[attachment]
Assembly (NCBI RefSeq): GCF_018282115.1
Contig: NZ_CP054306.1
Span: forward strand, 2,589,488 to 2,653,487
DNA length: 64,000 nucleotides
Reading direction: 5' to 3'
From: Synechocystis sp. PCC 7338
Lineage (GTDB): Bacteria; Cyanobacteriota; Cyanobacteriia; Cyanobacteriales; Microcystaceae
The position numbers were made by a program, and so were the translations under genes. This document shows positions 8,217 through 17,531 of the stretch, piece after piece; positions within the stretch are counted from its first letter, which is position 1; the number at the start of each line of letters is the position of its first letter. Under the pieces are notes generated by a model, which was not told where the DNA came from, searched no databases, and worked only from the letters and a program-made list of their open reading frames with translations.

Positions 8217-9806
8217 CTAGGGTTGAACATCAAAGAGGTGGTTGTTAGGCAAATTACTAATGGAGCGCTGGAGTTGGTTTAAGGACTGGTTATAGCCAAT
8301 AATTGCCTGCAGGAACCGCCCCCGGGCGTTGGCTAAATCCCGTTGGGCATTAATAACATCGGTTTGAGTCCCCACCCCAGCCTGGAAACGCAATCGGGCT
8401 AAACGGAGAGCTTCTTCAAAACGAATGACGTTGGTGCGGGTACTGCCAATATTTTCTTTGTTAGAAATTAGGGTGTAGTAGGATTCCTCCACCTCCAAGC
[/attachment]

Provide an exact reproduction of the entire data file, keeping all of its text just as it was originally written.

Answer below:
Assembly (NCBI RefSeq): GCF_018282115.1
Contig: NZ_CP054306.1
Span: forward strand, 2,589,488 to 2,653,487
DNA length: 64,000 nucleotides
Reading direction: 5' to 3'
From: Synechocystis sp. PCC 7338
Lineage (GTDB): Bacteria; Cyanobacteriota; Cyanobacteriia; Cyanobacteriales; Microcystaceae
The position numbers were made by a program, and so were the translations under genes. This document shows positions 8,217 through 17,531 of the stretch, piece after piece; positions within the stretch are counted from its first letter, which is position 1; the number at the start of each line of letters is the position of its first letter. Under the pieces are notes generated by a model, which was not told where the DNA came from, searched no databases, and worked only from the letters and a program-made list of their open reading frames with translations.

Positions 8217-9806
8217 CTAGGGTTGAACATCAAAGAGGTGGTTGTTAGGCAAATTACTAATGGAGCGCTGGAGTTGGTTTAAGGACTGGTTATAGCCAAT
8301 AATTGCCTGCAGGAACCGCCCCCGGGCGTTGGCTAAATCCCGTTGGGCATTAATAACATCGGTTTGAGTCCCCACCCCAGCCTGGAAACGCAATCGGGCT
8401 AAACGGAGAGCTTCTTCAAAACGAATGACGTTGGTGCGGGTACTGCCAATATTTTCTTTGTTAGAAATTAGGGTGTAGTAGGATTCCTCCACCTCCAAGC